We have a code generator to create an empty application.
We use Jenkins to automate our build pipeline as much as possible. We have pre-defined Groovy verbs to run the build, to run the tests, to run different kind of checks (static code analyzer, vulnerability checks), to create and publish tarballs.
Most of the times, you can just use the default template in the beginning, you remove some of the possibilities, or add some other pre-defined stuff based on the docs. Of course, you might need more specialized features, but usually not before you start creating an application.
There are many people working on maintaining and improving our pipeline framework, there is a lot of work behind, but these aspects of setting up a new application are easy.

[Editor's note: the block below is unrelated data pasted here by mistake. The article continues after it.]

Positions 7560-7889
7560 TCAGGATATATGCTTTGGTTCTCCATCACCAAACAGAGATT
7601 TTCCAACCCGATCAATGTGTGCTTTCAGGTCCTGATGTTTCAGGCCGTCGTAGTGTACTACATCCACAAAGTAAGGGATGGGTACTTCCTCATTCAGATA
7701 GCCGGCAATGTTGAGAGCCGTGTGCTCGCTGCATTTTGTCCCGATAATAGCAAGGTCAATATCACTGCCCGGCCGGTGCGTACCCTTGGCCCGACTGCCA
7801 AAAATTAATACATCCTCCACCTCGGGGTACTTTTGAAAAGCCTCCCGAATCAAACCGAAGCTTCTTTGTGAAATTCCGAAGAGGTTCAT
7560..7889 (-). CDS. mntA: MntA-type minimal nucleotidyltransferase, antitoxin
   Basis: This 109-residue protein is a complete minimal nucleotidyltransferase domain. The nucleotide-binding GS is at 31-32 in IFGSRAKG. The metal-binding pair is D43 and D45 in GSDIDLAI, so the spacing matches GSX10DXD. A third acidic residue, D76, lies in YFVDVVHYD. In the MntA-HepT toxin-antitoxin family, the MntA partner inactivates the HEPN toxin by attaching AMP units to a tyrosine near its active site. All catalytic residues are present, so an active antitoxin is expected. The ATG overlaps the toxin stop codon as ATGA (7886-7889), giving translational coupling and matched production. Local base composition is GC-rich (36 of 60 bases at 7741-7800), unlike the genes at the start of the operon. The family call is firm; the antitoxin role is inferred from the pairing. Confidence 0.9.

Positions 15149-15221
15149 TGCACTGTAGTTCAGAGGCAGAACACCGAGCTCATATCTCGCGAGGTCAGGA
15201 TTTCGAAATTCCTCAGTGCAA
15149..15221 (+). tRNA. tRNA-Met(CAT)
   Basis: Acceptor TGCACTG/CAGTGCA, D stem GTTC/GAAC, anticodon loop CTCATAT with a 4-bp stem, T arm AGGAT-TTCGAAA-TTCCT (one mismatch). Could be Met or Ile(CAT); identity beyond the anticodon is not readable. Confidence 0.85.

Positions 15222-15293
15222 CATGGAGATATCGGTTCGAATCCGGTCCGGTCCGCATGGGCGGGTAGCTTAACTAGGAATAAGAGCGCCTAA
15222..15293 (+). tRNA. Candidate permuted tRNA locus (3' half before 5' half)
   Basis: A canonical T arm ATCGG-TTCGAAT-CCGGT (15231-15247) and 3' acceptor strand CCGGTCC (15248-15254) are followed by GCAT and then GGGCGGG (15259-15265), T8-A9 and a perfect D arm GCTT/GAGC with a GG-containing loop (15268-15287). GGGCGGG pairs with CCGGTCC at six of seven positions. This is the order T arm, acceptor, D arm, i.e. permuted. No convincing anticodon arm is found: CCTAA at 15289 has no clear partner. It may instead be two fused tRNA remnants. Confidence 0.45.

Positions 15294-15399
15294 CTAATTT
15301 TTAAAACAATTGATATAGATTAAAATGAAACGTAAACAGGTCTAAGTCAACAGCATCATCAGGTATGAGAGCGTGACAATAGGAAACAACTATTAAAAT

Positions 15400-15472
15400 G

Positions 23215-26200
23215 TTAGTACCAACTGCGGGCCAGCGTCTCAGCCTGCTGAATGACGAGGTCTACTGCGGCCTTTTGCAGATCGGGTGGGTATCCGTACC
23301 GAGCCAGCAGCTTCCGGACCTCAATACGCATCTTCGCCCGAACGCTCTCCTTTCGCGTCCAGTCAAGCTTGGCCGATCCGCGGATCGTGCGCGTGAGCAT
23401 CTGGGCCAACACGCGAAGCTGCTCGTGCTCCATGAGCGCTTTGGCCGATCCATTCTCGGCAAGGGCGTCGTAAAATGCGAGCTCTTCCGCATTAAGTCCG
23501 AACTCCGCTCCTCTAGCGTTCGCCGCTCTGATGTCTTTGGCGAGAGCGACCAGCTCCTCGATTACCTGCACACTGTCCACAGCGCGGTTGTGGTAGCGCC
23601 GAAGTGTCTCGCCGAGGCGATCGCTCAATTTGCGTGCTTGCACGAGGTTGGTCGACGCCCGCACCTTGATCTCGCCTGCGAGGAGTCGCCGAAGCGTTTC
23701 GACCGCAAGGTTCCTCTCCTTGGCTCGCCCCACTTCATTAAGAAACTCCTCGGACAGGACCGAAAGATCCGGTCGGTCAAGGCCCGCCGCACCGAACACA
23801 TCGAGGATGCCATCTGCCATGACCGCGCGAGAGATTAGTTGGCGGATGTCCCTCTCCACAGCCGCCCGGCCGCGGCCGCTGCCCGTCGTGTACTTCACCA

Setting up the networks, getting (virtual) machine resources, or creating a new database is more time-consuming.
Thanks for the insights. We actually don’t have anyone dedicated to help on automation. Each team does it on its own and no one has the time to really generalize it. But I think we should really start doing it!
Be careful when you do so. Genericizing is great, one-size-fits all is dangerous. Id rather see teams write ops code that needs to exist rather than build be forced to design their application around a broken ops model.
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